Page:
Monday, July 9, 2007

ISA HK/China --- New Criteria in Tree hazard Assessment by USFS

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Dear Station Members,

When ISA arborists are called upon to do a Hazard Assessment (HA) for trees, frequently we would use the guidelines from the following ISA publication:

A Photographic Guide to the Evaluation of Hazard Trees in Urban Areas by Matheny & Clark (1994) which works on a 12 point system for Hazard Analysis.

The Station Manager used to refer to this guide in many of his Tree Inspection & Tree Assessment in the past.

However, the Arborist Profession is an ever advancing profession. New ideas & new criteria frequently come up for review. Below is one of such cases which belongs to another powerful research institute in the world, the US Dept of Agriculture Forest Service (USFS,

"In May 2004, more than 80 professionals from throughout the Mid-Atlantic participated in a second Urban Tree Risk Training Workshop hosted by the University of Maryland, Department of Natural Resource Science & Landscape Architecture. Tod Ericson, Urban and Community Forestry, Maryland DNR Forest Service, took the lead in developing the workshop, which built on a similar workshop hosted in the Midwest last September. Speakers from throughout the Mid-Atlantic States and FS Forest Health Protection program supported the workshop. Jill Pokorny, USFS, Plant Pathologist and Coordinating author of the recently published, " Urban Tree Management: A Community Guide to Program Design and Implementation", presented an historic overview of urban tree risk management and a systematic approach to designing community programs.

A diversity of professionals working in all aspects of urban and community forestry were represented, including state urban forestry and forestry professionals, landscape architects, county and municipal commissions representatives, communities, green industry, utilities, scientists, managers and others. More than half of the participant's surveyed hope to implement risk management programs and provide training on risk management."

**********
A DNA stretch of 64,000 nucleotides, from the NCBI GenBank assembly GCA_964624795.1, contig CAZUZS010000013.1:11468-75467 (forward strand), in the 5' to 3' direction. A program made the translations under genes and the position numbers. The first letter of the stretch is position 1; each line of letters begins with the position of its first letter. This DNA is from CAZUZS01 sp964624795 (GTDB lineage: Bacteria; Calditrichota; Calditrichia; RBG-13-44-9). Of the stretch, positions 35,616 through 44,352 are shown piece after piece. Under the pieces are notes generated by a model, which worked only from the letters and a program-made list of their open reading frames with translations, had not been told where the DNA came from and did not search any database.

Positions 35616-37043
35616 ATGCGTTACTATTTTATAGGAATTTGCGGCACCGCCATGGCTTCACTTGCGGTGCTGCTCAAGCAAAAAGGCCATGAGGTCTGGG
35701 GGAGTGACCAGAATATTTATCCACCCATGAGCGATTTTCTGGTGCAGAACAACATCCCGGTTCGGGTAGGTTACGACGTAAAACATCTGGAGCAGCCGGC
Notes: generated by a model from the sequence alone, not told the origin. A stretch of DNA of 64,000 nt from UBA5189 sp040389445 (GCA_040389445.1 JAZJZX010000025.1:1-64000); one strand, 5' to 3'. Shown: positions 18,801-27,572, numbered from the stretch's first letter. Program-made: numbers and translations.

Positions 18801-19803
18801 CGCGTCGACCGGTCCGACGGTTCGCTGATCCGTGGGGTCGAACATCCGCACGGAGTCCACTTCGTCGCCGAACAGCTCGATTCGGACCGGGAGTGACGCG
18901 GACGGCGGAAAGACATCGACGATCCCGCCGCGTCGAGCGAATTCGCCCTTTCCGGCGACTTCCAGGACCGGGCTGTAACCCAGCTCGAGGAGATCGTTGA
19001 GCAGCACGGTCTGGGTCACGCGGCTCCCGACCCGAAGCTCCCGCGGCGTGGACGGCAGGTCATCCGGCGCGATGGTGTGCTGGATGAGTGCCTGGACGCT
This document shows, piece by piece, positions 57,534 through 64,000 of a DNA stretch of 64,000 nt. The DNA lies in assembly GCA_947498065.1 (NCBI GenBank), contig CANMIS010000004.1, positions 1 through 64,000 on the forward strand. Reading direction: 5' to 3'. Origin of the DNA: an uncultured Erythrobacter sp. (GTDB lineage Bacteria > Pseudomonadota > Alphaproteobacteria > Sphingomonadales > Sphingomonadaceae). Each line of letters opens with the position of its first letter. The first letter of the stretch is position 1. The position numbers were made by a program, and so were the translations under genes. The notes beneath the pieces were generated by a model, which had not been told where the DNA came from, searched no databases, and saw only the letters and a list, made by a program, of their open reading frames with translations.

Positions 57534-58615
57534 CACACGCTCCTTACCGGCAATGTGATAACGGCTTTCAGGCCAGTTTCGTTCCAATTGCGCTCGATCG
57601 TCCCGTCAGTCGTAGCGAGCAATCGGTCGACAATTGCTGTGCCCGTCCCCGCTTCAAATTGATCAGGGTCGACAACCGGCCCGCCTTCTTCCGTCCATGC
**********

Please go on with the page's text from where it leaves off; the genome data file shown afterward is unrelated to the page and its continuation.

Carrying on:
After this landmark meeting, several new criteria about HA for trees have emerged. They include:

1. Critical Root Radius (CRR) --- Defined as 1.5 x DBH in feet. It is larger than the Tree Protection Zone (TPZ) of 1 inch DBH : 6 feet TPZ as defined in the ISA Arborists Certification Study Guide. If 40% of the roots in CRR are damaged, the tree is regarded to be in high risk of failure.

2. % of Stem Circumference Decayed / Damaged / Cankered --- If more than 40% of the circumference of any stem, branch, or root column is decayed / damaged / cankered, the tree is regarded to be in high risk of failure.

3. Ratio of Shell Thickness versus Stem Diameter --- The ratio of shell thickness (defined as the undecayed layer surrounding compartmentalized decayed column) versus Stem Diameter is 1 : 6 for Closed Shell (where the decay is enclosed) & 1 : 3 for Open Shell (when the cavity is exposed on the bark area) for acceptable stability in a tree with internal or external decay / damage / canker. Any ratio below this is regarded as having a high risk of failure.

4. % of Stem Constriction by Girdling Root --- If more than 40% of the tree's circumference is constricted by Girdling Root, the tree is regarded with high risk of failure.

5. % of Leaning --- If any tree, healthy or not, leans greater than 40 degree from vertical, the tree is regarded as having a high risk of failure.